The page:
Diabetes is a condition wherein there is persistent elevation of glucose in the blood. The body can no longer effectively control the regular rise and fall of glucose in the blood. There are two main types of diabetes- the type 1 and type 2 diabetes. Diabetes type 1 and type 2 are serious chronic diseases that require the patient’s understanding; and cooperation if the diseases are to be controlled. These two types of diabetes affect 8% of the population. They play a major role in causing strokes, heart attacks and vascular disease. They are known to cause injury to kidneys, eyes, and other body parts.
Type 1 Diabetes: How It Works, Symptoms and Management
Type 1 Diabetes is sometimes called Juvenile Diabetes or Insulin-Dependent Diabetes Mellitus (IDDM). It usually is diagnosed sometime during a child’s adolescence and is managed by blood glucose control, exercise, nutritional support; and proper insulin management. Type 1 patients do not produce insulin; which is a hormone needed to convert food such as sugar and starch into necessary energy.
The symptoms of Type 1 diabetes are similar to those of Type 2 diabetics; with the exception that they occur in children and adolescents. Since they occur early in life, the symptoms come on quicker; and usually more dramatically than the symptoms that afflict adults facing Type 2 diabetes. Generally, before any blood tests are done, there are problems that are noticeable to parents.
These symptoms include an increased thirst accompanied by consuming large volumes of water, followed by increased urination, known as polyuria. Additionally, there is usually increased hunger that cannot be satisfied, along with a rapid onset of weight loss. At this point, parents usually take the child to the doctor for blood work and other laboratory tests. The tests show increased blood glucose as well as glucose in the urine. The high glucose is due to the inability of the pancreas to make insulin that allows the body to absorb glucose into the tissues for energy.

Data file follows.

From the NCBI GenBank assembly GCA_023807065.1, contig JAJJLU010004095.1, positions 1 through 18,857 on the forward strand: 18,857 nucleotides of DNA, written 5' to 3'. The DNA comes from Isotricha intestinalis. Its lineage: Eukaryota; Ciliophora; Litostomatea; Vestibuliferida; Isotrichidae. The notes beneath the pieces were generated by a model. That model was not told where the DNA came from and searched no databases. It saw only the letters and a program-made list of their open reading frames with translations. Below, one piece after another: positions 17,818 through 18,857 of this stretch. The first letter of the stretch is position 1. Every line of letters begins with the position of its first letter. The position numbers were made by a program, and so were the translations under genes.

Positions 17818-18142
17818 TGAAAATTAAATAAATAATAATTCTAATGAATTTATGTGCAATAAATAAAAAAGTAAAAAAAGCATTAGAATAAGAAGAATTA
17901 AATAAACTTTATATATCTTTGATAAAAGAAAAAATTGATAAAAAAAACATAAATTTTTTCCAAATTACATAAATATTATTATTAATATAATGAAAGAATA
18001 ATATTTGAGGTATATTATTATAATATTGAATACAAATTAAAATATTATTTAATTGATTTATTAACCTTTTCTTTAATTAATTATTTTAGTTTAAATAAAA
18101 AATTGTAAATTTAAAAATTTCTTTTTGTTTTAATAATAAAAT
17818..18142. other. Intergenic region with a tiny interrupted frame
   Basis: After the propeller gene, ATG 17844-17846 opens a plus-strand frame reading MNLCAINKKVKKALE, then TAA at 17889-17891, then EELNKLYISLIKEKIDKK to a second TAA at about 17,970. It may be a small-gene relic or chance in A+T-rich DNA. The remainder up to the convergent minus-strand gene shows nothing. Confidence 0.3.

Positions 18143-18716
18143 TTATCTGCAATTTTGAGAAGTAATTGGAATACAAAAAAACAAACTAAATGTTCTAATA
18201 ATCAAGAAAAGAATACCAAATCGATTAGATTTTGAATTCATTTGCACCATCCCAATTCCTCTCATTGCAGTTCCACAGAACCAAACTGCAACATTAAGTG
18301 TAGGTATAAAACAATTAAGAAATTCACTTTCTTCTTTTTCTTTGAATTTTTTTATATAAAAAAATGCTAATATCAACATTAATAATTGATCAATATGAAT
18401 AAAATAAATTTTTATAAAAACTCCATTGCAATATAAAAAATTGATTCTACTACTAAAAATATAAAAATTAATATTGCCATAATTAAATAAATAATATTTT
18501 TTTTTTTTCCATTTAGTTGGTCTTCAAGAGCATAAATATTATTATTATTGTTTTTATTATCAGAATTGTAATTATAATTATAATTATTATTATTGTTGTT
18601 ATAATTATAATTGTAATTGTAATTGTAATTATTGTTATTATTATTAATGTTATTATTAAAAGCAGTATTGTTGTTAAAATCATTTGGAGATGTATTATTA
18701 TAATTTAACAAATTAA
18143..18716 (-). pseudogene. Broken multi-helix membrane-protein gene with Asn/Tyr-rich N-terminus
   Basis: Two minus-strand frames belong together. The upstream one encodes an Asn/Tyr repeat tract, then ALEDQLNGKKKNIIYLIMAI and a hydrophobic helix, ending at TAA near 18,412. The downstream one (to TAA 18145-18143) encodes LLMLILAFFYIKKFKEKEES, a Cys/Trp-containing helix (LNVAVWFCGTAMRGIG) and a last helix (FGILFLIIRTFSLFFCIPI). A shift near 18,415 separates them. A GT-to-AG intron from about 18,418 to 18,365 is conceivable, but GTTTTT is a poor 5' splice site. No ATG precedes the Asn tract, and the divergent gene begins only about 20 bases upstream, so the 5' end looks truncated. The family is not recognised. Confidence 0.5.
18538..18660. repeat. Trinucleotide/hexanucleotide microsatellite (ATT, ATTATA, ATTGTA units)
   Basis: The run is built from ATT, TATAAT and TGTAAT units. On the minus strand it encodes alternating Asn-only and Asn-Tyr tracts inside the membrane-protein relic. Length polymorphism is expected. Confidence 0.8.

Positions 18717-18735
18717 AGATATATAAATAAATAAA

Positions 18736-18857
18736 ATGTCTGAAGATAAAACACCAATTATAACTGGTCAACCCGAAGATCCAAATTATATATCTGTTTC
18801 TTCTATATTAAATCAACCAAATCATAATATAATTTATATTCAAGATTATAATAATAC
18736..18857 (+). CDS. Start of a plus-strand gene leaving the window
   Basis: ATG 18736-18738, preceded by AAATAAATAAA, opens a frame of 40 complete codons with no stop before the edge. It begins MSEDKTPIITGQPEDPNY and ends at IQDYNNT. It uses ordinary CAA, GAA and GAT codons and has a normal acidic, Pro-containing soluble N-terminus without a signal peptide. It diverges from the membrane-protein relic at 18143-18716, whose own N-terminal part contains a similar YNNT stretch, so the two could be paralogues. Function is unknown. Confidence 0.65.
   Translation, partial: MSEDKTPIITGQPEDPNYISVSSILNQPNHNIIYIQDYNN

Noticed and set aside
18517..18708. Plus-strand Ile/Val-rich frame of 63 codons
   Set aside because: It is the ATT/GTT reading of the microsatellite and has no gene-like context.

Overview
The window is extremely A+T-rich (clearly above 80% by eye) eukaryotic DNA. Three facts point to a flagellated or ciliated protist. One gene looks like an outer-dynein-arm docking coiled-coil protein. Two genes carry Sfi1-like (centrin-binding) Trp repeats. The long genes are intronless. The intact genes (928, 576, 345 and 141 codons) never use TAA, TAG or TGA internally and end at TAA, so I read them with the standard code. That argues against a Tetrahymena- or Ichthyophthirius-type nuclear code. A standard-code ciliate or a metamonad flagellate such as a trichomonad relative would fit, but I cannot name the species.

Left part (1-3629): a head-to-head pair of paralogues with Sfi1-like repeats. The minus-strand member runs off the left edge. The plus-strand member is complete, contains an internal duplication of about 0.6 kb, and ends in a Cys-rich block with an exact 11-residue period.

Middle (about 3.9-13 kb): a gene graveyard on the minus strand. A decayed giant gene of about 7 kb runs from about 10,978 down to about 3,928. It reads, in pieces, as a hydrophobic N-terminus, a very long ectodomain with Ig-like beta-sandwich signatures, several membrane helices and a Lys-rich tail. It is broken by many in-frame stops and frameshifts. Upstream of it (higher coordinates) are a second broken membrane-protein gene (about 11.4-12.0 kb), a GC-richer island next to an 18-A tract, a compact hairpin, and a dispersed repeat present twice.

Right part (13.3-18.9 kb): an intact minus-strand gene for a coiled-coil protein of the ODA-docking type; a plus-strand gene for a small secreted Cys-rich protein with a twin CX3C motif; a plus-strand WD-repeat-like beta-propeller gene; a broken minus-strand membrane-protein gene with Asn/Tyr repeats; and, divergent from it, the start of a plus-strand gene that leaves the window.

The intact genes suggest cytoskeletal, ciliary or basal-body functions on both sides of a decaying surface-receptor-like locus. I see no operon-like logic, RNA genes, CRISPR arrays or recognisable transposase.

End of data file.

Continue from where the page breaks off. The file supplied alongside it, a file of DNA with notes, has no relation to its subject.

The glucose in the urine is the body’s way of attempting to rid the system of the excess blood glucose; but it is ineffective at keeping tissues supplied; with the glucose needed to form the fuel to keep all systems running normally. If the symptoms go unnoticed or untreated; the patient will eventually experience diabetic ketoacidosis from the breakdown of fat and adipose tissue in the body’s attempt to feed itself. This can lead to diabetic shock and death; so it is extremely important for parents and guardians to closely watch their child’s eating and drinking habits, and take note of any changes; even if they do not seem important at first glance. Children with Type 1 diabetes tend to become gravely ill in a matter of days; due to their fast metabolism and need for excess energy to fuel normal growth.
Because Type 1 diabetics must administer insulin via injections or an insulin pump; it is their responsibility to monitor blood glucose levels, and then appropriately administer insulin. In order to properly manage Type 1 diabetes; the healthcare professionals, including the physician and nutritionist or dietician; must work closely with the patient to decide what the proper amount of insulin is to keep diabetes in check and blood glucose under control at safe levels.
In addition to keeping blood glucose at safe levels and insulin injections at their proper time; exercise is also an important part of managing Type 1 diabetes. Aside from all of the benefits of exercise; diabetics also are rewarded with an increasingly steady blood glucose level from regular exercise routines. To keep up exercise on a daily basis; remember to try new routines so boredom does not get the best of you.
Nutrition is probably the key to managing Type 1 diabetes. There are many schools of thought regarding proper nutrition for Type 1 diabetics; but the most important aspect of a diet is that it does not become boring; and leave you feeling trapped by monotony. The best way to avoid being roped into a bland; tasteless diet is to learn how to read nutrition labels as well as learning how to find interesting recipes and break them down into their nutritional elements in case they do not provide the nutritional information. Learning how to break foods into their components will give you the freedom to eat almost anything you desire; as long as you know how to fit it into your nutrition plan.